State budget to increase K-3 spending, decrease local levies

If one thing is clear about how the recently passed state budget will affect local schools, it’s that nothing is clear yet about how the recently passed budget will affect local schools.

Ever since the budget was signed into law on June 30, Edmonds School District officials have been poring over the documents to make heads or tails of it. There are many changes, some resulting in increases and some in decreases for the district’s budget, and overall it remains to be seen if schools will see an overall gain or loss in dollars.

The budget was signed by Gov. Jay Inslee after 11 p.m. on June 30, avoiding a government shutdown by less than one hour. Our online news partner The Seattle Times reported the $43.7 billion two-year budget “would increase the state property tax earmarked for schools, but reduce and cap local school-district tax levies.”

The effect the new budget will have on local levies is a big question mark for the Edmonds School District, Stewart Mhyre, executive director of business and operations for the district, told the school board Tuesday night during a study session following its regular meeting. Though the changes to local levies won’t take effect until 2019, the amount the district expects to receive will drop to $45.1 million, from $66.5 million projected for 2018.

That is because the cap on local levies for 2019 will be $1.50 per $1,000 assessed property value, according to the recently passed budget. In 2018, the district levy will be at $2.36 per $1,000 assessed property value.

Levy changes will also limit what levy dollars can be spent on; the former Maintenance and Operations Levy has been renamed the Enrichment Levy, and it remains unclear how exactly that will affect the district. The Office of Superintendent of Public Instruction (OSPI) will need to adopt rules for the Enrichment Levy.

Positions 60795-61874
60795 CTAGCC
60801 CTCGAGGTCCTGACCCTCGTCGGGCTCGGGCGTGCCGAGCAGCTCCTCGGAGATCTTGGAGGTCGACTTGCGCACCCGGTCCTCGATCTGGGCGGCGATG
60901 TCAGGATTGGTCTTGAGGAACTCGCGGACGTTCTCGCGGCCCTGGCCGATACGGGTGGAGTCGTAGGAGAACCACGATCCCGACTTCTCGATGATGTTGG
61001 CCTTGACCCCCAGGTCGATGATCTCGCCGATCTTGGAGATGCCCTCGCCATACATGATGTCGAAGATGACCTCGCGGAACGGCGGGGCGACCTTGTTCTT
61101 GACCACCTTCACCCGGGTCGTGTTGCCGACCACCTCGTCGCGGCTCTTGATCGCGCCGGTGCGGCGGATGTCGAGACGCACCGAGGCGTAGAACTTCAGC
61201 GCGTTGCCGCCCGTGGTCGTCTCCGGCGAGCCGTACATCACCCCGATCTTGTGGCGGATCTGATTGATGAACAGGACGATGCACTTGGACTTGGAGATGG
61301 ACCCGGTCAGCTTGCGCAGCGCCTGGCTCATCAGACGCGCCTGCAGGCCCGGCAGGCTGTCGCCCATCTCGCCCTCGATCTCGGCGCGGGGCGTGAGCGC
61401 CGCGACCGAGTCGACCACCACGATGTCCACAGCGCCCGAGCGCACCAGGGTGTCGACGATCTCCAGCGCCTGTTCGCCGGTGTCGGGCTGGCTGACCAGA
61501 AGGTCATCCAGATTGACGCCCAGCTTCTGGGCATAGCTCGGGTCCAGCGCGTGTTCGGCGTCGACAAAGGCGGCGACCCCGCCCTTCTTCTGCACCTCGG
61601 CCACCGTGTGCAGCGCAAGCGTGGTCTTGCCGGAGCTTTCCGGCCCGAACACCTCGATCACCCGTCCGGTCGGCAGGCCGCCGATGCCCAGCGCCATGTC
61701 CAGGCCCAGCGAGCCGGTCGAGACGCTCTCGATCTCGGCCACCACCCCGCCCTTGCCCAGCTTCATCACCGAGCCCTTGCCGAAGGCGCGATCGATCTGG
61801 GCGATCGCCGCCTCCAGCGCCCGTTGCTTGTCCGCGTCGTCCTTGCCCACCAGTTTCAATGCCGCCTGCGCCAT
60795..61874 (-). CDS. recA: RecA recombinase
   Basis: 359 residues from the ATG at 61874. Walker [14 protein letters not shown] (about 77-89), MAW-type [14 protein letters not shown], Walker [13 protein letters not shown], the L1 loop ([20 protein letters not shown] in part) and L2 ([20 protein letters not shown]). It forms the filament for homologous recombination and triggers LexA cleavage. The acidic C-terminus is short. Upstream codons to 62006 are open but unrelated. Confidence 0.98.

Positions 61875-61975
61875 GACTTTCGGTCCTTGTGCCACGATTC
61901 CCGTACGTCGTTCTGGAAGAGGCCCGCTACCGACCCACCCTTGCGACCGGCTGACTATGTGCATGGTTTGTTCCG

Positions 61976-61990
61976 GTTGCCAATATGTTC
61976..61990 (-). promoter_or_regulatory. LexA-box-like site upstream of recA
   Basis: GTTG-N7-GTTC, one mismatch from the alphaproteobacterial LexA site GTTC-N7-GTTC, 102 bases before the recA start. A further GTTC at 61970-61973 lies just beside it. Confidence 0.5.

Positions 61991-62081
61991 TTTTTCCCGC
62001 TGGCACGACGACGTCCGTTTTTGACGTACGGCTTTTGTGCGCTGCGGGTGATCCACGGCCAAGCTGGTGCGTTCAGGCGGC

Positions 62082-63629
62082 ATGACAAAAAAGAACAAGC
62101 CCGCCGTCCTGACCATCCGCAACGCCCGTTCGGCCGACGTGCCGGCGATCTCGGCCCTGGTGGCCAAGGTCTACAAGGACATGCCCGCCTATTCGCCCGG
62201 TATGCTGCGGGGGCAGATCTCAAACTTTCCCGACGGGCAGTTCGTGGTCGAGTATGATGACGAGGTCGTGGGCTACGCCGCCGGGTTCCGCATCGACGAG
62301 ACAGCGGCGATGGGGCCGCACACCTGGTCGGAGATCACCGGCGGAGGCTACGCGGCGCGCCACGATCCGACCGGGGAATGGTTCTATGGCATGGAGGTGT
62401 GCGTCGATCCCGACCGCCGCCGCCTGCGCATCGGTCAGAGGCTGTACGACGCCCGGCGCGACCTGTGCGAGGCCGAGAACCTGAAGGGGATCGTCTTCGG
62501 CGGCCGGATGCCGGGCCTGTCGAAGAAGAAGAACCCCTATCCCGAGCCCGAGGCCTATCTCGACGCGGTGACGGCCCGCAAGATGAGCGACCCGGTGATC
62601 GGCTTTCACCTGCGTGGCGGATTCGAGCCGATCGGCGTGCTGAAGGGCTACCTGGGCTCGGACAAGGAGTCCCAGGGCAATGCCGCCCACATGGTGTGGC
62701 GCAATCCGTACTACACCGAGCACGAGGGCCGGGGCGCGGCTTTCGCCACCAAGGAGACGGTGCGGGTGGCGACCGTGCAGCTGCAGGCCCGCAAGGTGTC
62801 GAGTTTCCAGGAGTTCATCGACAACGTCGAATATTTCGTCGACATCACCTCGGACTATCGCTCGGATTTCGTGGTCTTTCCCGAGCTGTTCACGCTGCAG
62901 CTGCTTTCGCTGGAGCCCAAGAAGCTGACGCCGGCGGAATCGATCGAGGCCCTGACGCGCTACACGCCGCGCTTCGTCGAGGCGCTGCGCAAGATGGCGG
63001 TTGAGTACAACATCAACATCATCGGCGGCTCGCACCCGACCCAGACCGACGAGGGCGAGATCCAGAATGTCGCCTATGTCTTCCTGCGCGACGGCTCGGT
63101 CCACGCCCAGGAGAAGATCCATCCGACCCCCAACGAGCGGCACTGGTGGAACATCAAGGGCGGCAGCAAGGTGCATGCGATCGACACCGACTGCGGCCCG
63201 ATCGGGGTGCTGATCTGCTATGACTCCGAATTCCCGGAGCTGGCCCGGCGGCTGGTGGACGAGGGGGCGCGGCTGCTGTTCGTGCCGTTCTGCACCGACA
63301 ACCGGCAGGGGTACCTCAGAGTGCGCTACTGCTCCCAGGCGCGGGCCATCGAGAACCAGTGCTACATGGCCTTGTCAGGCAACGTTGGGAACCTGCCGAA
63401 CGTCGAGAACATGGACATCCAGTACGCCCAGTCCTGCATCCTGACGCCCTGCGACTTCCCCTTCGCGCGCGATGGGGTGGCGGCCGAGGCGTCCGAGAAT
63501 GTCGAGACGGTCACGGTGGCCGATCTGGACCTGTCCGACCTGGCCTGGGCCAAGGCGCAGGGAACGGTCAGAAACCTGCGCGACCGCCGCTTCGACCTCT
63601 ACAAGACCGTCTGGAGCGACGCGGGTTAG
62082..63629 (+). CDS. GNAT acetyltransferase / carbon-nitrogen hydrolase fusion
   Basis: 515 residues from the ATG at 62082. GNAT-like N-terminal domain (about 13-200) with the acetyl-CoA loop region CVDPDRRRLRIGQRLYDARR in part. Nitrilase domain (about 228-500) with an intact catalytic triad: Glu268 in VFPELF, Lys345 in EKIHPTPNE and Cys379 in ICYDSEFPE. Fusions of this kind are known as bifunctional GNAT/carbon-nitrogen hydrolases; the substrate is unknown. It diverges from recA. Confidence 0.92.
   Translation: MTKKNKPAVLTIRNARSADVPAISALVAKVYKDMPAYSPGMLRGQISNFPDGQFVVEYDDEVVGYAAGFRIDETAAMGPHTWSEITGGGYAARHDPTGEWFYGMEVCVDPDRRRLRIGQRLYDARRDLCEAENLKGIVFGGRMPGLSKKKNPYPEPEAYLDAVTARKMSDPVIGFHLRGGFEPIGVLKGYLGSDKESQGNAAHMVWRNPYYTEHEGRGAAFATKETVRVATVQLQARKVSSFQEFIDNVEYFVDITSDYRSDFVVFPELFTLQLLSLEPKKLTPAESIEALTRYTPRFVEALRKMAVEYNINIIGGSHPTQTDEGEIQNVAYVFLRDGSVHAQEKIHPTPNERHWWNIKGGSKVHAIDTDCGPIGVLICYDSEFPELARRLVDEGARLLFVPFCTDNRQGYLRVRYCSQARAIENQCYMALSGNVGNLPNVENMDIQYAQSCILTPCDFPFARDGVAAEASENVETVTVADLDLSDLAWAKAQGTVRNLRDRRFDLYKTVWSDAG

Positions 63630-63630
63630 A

Changes will also be made to levy auditing, expenditures and reporting. Starting in 2019, every district will need to get approval from OSPI for their levy expenditures, for example, and obtain re-approval if plans change during the life of the levy. Such approvals are not currently required for levies approved by voters.

Not all of the changes will result in losses for the district. One of the main goals for the budget was to reduce class sizes to 17 students per teacher for kindergarten through third grade. The state will fund the district for that ratio in the 2017-2018 school year regardless of how many teachers are actually staffed, which could result in a “one-time infusion of funds” from the state, but starting in 2018-2019, the state will only pay for the K-3 teachers that are there.

While this is a goal that district officials agree with, many schools in districts across the state will be trying to hire more K-3 teachers this year, so it may be difficult to meet that goal. During the 2016-2017 school year, the average classroom had between 19 and 22 students per teacher for grades K-3, or 17-21 for grades K-3 in high-poverty schools.

If the 17-to-1 ratio is not immediately met, the one-time infusion of funds from the state could be used to bring up the district’s fund balance, which Mhyre said could be helpful in the coming years as they figure out how this budget will work and what will be allowed.

In addition, if teachers for grades other than K-3 are hired with this money, support from the state is not guaranteed to continue. The dollars for this budget are specific to K-3 teachers.

During Tuesday’s meeting, school board members pushed for more teachers to be hired quickly, so class sizes can get as close as possible to the 17-to-1 to be funded by the state.

“I would want to be as close to that intent as possible,” Board Member Ann McMurray said.

Overall, district leaders believe the Edmonds School District should expect to see an overall increase in its total budget from the state. However, Superintendent Kris McDuffy said this budget does not “fully fund public education,” which is what was required by the McCleary decision.

“This falls far, far short,” she said. “As far as fully funding education, this falls far short.”

Meanwhile, Mhyre and other district leaders continue to work through the new state budget before the district proposes its own budget later this summer.

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